David Morley
David Morley
1 month ago

The Billie Piper series was based on a blog Belle de Jour which caused a fair bit of controversy at the time. Feminists claimed it was written by a man, and could not be written by a woman, so far was it from their own victim narrative of prostitution.

Eventually the author revealed herself as a highly educated professional woman, working, if I recall, in a STEM field.

Aphrodite Rises
Aphrodite Rises
1 month ago
Reply to  David Morley

Yes. I always find it odd when feminists argue against the autonomy of women. It’s just hypocrisy really.

Clare Knight
Clare Knight
29 days ago

Why would women willingly choose a job that is “repellant”? Research has shown that overwhelmingly sex workers were sexually abused as children.

Aphrodite Rises
Aphrodite Rises
29 days ago
Reply to  Clare Knight

Many children who were sexually abused as children are not prostitutes.

Clare Knight
Clare Knight
29 days ago
Reply to  Hugh Bryant

Only a man could that.

Clare Knight
Clare Knight
29 days ago

If men have such an “overwhelming biological drive to reproduce” why don’t they march and advocate in support of prostitutes who cater to alleviating the biological drive? The fact that there is a greater demand for oral sex than intercourse from sex workers, would seem to belie the “overwhelming biological drive to reproduce” claim.

Aphrodite Rises
Aphrodite Rises
29 days ago
Reply to  Clare Knight

Biology cannot distinguish between which method of sexual satisfaction disperses the seed.

Julian Farrows
Julian Farrows
1 month ago

Men crave feminine companionship. As the feminine becomes masculinized, hypergamic, and increasingly mercenary, men at the bottom end of the sexual market will fill the feminine void in their lives with their own idealized version of women.

A society that turns against its men will eventually turn against its women.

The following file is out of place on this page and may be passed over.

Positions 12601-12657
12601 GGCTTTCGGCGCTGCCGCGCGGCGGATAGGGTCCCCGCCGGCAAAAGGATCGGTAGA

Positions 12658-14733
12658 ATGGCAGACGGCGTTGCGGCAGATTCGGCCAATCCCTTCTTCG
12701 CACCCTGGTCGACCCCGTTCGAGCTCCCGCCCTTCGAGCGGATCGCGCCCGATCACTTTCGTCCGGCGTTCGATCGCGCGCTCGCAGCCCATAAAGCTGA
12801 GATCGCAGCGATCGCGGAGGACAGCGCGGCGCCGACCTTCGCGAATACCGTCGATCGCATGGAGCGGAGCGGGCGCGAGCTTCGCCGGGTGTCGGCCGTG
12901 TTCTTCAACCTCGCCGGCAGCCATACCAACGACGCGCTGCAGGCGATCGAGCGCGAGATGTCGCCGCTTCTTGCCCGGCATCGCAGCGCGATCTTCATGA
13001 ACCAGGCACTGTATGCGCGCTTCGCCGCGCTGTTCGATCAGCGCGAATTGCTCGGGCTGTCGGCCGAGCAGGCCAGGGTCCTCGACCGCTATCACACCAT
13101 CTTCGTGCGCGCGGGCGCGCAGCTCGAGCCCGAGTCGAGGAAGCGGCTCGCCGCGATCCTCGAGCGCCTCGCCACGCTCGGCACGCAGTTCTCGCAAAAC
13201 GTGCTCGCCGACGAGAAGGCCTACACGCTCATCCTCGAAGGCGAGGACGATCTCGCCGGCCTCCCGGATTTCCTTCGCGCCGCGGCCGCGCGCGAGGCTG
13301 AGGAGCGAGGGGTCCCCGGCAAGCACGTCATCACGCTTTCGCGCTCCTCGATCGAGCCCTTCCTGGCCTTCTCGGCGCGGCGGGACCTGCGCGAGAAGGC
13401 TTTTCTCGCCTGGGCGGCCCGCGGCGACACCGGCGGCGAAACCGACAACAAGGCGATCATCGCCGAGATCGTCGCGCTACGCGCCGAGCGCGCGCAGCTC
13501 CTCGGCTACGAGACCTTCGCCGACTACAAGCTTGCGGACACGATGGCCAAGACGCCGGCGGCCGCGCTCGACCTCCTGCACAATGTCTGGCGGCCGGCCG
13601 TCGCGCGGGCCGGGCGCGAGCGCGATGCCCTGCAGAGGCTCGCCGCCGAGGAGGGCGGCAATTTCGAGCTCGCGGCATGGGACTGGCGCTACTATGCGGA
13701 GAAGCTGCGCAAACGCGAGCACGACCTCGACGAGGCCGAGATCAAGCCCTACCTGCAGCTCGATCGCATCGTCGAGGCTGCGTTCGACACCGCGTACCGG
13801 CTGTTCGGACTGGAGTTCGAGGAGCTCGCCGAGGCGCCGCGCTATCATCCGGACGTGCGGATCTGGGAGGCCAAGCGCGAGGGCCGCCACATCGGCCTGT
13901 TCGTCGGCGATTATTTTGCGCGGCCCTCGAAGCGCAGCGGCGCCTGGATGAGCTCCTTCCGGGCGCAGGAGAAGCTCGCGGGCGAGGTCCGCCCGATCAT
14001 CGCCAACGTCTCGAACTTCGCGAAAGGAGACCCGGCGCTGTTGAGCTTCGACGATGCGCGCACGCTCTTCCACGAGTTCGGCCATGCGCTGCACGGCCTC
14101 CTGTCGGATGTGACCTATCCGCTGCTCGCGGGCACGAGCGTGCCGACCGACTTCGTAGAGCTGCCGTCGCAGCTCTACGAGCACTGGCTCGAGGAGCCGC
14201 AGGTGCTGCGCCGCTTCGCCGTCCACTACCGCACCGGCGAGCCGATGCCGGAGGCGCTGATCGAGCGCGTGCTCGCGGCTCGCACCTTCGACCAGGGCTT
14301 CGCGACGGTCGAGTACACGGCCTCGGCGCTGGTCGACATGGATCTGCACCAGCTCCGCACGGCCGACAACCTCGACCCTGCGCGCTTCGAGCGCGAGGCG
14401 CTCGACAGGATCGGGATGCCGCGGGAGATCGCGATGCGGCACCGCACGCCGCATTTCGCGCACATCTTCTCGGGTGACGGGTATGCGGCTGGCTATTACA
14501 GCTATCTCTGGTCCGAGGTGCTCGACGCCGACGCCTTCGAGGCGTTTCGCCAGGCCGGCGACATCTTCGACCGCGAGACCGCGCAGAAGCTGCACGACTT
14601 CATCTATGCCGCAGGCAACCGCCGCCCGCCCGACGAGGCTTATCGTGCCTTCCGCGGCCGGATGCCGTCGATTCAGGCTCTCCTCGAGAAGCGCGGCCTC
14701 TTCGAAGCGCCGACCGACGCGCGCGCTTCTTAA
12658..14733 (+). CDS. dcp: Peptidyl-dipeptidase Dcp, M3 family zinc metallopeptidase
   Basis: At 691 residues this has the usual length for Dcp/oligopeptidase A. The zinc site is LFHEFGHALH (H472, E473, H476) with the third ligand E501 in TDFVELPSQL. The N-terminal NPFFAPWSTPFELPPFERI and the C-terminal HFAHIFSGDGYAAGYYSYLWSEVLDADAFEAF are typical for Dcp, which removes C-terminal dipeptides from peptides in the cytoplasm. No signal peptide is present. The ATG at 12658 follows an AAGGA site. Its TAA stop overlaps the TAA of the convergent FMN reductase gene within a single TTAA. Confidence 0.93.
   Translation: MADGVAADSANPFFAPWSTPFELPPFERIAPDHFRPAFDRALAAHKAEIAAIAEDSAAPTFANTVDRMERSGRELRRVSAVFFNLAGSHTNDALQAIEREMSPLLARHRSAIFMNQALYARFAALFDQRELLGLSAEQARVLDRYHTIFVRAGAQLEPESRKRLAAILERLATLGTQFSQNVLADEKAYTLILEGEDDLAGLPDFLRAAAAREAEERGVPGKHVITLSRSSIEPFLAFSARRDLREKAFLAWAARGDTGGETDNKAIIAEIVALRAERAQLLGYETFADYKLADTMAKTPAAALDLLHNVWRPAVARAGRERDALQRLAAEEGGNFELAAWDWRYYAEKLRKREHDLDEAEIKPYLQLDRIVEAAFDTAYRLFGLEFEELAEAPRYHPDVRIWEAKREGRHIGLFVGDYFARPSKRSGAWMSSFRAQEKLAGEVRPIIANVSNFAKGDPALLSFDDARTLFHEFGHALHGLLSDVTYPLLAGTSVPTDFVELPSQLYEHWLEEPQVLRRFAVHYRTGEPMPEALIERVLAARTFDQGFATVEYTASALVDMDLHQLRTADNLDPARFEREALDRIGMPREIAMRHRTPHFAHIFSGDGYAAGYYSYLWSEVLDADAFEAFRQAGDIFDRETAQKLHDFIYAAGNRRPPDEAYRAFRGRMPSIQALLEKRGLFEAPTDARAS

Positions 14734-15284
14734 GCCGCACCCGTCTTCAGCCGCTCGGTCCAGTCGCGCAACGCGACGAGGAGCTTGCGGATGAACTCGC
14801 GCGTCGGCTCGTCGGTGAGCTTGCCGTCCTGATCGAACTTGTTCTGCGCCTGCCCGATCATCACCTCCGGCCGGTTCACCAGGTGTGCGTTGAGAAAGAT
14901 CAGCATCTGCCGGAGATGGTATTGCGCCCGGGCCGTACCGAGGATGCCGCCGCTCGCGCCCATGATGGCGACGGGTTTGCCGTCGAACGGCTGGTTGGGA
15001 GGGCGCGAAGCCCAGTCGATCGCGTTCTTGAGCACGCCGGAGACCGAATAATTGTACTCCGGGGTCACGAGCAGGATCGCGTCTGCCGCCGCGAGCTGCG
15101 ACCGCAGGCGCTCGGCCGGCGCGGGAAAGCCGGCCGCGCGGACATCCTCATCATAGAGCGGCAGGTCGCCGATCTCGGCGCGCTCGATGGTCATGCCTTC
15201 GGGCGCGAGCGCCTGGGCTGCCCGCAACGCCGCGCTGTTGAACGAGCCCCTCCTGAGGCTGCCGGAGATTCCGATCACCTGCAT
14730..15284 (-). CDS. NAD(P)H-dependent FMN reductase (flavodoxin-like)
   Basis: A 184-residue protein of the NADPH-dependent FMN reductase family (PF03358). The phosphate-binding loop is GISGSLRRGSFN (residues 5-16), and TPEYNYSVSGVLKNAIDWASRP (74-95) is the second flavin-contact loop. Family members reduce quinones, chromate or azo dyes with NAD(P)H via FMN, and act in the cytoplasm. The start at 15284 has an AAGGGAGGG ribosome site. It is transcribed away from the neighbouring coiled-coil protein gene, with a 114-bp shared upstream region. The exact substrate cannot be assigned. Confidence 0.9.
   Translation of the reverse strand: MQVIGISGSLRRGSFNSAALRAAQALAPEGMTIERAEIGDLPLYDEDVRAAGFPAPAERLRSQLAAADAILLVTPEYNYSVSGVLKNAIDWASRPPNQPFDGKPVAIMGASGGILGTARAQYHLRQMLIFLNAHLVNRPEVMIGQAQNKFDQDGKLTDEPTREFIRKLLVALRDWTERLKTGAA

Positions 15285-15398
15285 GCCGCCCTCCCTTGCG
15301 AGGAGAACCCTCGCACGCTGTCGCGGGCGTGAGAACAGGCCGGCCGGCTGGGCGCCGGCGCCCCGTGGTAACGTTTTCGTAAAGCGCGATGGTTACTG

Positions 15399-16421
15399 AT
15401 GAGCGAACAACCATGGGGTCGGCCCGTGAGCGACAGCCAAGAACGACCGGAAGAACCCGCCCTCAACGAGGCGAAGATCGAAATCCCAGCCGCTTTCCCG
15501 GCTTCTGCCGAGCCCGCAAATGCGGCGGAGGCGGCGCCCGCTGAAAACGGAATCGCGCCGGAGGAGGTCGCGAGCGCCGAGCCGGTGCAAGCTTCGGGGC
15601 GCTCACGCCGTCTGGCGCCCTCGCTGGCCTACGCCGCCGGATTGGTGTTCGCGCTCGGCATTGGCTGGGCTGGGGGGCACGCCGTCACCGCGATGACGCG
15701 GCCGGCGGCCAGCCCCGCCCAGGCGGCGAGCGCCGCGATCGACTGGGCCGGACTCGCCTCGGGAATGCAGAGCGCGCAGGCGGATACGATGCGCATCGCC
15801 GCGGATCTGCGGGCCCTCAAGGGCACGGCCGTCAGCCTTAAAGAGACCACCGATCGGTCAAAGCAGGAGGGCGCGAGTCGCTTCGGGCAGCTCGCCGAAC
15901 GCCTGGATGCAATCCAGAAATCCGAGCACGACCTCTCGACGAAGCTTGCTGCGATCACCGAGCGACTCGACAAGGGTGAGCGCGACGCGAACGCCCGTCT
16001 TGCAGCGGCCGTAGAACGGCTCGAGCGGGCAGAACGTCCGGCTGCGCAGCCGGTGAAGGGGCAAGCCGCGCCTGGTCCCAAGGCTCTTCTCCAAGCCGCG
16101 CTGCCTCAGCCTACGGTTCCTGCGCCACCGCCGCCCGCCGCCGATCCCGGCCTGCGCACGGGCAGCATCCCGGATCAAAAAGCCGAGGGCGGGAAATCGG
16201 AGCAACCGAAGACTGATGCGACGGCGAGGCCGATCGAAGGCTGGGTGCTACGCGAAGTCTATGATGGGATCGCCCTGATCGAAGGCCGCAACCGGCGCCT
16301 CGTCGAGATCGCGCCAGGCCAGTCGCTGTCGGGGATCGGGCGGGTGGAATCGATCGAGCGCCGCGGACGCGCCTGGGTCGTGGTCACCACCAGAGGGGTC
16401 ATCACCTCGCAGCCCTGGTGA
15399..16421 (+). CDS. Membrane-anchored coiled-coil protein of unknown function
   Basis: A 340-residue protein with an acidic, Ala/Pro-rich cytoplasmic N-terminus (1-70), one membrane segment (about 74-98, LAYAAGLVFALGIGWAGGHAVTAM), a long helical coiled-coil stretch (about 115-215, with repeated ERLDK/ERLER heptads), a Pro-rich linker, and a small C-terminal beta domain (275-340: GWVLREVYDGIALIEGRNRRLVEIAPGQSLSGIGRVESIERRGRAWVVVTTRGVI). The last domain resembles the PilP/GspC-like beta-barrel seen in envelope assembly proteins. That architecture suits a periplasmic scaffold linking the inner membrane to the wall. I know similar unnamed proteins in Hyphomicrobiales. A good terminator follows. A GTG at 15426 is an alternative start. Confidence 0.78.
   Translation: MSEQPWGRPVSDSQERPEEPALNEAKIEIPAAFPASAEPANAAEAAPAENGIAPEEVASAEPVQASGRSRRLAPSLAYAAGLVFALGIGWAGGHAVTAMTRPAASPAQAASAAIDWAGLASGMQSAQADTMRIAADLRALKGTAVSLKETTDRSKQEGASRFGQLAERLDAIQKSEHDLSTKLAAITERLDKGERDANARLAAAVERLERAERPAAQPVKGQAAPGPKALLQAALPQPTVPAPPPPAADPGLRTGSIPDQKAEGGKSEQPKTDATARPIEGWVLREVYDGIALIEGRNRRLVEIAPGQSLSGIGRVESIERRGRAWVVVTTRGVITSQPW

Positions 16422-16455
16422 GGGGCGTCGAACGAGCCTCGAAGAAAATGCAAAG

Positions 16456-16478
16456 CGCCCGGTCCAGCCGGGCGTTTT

Jim Veenbaas
Jim Veenbaas
1 month ago

Geez Unherd. Get your poop together when it comes to headlines. They’re important.

David Morley
David Morley
1 month ago
Reply to  Jim Veenbaas

It’s click bait.

Jeremy Bray
Jeremy Bray
1 month ago

My body my choice is a popular feminist mantra. The problem is that choices are never made in the void but in the context of the circumstances of a particular woman’s life. For some prostitution is a freely chosen choice for may others it is coerced or the lesser of unpalatable choices. But then so is abortion. Many children would not be aborted if the women were better placed to support a child and in some cases no doubt it is coerced.

A blanket judicially enforced ban on all prostitution is clearly contrary to feminist bodily autonomy. Would it not be better to concentrate on providing protection and assistance to those women who wished to abandon the trade even if it bears the taint of a Gladsonian desire to save “fallen women”.

David Morley
David Morley
1 month ago
Reply to  Jeremy Bray

And perhaps greater opportunities for women to develop skills so that prostitution ceases to be the best amongst a bad set of choices.

LeeKC C
LeeKC C
1 month ago

Like all things we are all dealing with right now culturally, we need to be very very careful about what we actually do and the natural consequences of doing so. These things never in reality get thought out.
A Substack article by Yoshi Matsumoto refers to the recent legalization of prostitution in Belgium I think it was and what would be the consequences of doing so. In effect, it would render power to The Pimp who as an employer would set a contract of rules and laws that as an employee (as in every other industry has to do) comply. This makes sense. So in that sense, the Pimp, as employer can state what the prostitute must perform regardless of whether she wants to or not, how many ‘Johns’ she must take for instance in a day…..etc etc. This then becomes a further form of sex slavery – much more entrenched than before and absolutely legal with no come-back right or right to say no. Fabulous article. Really takes it to its obvious end.
Excerpt: